Enter the new age of interoperability

Despite all of the forward momentum, certain sectors of the healthcare industry have been left behind when it comes to interoperability and desperately need to catch up to survive—most of all, those in the post-acute space and HME providers, in particular
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Tuesday, June 26, 2018

Over the last decade, there has been a huge investment into health information technology. It’s no surprise then that the landscape of HIT has evolved tremendously. In today’s world of HIT, interoperability is the word at the forefront of every practitioner’s mind. Interoperability is the extent to which systems can seamlessly exchange data and interpret and act on that shared data, and it is progressing by leaps and bounds across the care continuum.

Despite all of the forward momentum, certain sectors of the healthcare industry have been left behind when it comes to interoperability and desperately need to catch up to survive—most of all, those in the post-acute space and home medical equipment providers in particular.

While HME providers are certainly playing a game of catch up in the world of HIT, the window to connect to their care ecosystems and improve both patient and business outcomes is open today. As reimbursement challenges continue and the healthcare industry evolves into a system of value, quality-based reimbursement and network care, consider these main reasons why achieving interoperability will support HME providers’ survival in modern healthcare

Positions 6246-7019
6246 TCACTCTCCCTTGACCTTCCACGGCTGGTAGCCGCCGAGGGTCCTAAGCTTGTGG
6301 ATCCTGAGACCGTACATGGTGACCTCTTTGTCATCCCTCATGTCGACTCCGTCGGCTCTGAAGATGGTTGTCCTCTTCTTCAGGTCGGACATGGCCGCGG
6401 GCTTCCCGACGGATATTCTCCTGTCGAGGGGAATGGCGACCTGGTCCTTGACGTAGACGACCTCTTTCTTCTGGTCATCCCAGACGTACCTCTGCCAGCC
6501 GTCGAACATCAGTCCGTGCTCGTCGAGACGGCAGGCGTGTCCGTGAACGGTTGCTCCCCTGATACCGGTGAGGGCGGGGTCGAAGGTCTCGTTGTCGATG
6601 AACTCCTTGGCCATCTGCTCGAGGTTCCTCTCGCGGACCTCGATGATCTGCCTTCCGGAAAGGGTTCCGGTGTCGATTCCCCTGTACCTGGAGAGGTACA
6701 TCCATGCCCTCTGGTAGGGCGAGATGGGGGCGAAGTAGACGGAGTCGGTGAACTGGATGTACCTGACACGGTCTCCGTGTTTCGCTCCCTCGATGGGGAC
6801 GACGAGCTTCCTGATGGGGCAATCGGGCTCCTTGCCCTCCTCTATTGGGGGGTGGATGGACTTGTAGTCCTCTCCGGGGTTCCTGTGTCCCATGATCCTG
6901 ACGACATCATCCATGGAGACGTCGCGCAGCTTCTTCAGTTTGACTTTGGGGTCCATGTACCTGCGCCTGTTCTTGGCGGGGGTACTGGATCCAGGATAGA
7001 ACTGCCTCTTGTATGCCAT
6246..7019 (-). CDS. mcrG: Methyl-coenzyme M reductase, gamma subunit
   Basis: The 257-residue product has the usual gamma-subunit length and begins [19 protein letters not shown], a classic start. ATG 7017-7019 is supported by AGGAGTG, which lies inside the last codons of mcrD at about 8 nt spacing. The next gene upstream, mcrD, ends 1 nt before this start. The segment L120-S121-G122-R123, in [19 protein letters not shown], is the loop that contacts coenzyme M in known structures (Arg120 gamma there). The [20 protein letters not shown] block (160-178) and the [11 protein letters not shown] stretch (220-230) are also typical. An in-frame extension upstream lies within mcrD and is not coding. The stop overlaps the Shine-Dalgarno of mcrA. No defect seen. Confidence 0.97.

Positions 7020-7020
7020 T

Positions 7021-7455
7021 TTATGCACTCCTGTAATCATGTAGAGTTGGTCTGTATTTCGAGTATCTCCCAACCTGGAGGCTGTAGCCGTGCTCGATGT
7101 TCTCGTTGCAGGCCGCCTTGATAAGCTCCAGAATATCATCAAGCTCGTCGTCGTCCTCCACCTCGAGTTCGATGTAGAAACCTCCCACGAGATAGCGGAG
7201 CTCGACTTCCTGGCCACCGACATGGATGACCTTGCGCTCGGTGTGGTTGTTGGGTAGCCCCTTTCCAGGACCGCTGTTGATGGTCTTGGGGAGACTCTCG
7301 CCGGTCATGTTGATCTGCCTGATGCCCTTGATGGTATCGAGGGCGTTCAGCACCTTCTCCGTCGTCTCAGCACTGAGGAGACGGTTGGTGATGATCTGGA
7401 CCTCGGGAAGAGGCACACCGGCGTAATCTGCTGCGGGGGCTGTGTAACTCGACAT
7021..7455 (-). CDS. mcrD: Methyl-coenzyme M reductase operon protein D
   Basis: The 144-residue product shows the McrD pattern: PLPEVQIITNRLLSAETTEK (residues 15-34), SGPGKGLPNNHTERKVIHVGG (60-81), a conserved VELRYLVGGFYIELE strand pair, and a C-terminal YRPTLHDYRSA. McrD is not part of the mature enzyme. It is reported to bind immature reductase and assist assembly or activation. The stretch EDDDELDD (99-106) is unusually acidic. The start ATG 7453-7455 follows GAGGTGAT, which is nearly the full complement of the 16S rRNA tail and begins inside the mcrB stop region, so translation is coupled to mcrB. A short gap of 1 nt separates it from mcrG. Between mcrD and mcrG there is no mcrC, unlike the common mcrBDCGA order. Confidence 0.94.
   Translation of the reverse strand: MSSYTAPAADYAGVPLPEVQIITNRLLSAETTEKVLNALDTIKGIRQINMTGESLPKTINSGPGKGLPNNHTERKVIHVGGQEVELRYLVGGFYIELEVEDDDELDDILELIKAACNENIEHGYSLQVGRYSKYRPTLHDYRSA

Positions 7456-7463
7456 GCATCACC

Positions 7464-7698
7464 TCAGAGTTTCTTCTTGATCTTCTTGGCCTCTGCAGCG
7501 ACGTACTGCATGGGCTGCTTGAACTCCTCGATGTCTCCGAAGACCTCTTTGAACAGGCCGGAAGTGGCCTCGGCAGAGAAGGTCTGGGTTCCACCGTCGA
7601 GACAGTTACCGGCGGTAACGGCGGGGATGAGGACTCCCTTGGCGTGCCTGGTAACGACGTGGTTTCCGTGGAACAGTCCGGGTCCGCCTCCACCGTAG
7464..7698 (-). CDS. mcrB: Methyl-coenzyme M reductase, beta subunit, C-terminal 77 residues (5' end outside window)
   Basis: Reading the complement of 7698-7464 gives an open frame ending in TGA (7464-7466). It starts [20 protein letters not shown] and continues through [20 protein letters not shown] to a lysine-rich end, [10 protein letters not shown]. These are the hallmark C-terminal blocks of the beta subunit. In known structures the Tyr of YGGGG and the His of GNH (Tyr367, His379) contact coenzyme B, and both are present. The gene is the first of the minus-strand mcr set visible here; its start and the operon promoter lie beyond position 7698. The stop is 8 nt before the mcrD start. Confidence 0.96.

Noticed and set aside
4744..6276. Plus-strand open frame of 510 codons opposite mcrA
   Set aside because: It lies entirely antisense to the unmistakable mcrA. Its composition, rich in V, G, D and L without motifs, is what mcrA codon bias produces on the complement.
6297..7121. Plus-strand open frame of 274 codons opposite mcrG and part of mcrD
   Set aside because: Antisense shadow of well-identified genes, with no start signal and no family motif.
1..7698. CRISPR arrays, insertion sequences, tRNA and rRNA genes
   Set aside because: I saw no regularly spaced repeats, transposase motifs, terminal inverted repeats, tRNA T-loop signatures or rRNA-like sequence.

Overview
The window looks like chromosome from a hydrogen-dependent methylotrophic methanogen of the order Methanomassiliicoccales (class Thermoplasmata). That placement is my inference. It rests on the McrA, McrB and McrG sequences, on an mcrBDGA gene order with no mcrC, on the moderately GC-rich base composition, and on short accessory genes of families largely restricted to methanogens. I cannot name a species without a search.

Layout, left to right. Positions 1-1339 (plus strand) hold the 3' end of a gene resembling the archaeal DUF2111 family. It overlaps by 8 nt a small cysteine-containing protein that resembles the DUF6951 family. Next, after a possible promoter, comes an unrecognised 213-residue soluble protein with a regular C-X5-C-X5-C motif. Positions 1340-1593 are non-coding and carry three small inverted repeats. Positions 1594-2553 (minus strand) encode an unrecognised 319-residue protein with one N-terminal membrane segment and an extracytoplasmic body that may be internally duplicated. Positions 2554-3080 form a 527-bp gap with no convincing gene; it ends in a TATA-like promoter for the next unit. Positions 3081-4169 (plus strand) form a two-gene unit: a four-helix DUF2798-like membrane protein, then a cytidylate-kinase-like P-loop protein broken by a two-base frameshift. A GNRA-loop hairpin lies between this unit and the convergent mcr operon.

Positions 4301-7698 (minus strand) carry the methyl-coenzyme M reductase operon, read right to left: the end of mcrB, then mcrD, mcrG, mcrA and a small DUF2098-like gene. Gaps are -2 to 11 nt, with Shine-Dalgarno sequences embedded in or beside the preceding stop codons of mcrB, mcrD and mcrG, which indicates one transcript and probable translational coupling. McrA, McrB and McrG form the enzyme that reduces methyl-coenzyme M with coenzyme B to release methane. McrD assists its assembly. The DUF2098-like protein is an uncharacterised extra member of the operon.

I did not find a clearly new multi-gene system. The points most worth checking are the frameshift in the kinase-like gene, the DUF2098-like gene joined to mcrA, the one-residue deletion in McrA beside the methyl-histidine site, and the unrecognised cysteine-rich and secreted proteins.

Streamlined operations

One significant function of interoperability is allowing HME providers to interact in an efficient, timely manner, with both referral sources and patients, using accurate data and records. The automatic flow of data provided by interoperable technology saves time and money, while enhancing operational efficiencies and patient interactions. Immediate access to patient data serves as a powerful tool when recording, tracking and trending data, such as patient vitals and statistics.

This access to data improves the care experience for the patient and their quality of care, and enhances how clinicians interact with them. By removing manual processes from the equation, providers are able to have confidence in their operations and focus on other value-added tasks, ultimately producing better patient outcomes.

Improved reimbursements

Interoperability helps HME providers across the healthcare continuum maintain increased, consistent visibility into a patient’s records, treatments and outcomes. This increased visibility helps to facilitate better patient care, as well as more complete and accurate documentation from the start of a referral. With more clinical and order information, and thorough documentation being submitted to payers, there is potential for vast improvement in multiple aspects of reimbursement.

Strengthened and increased referral relationships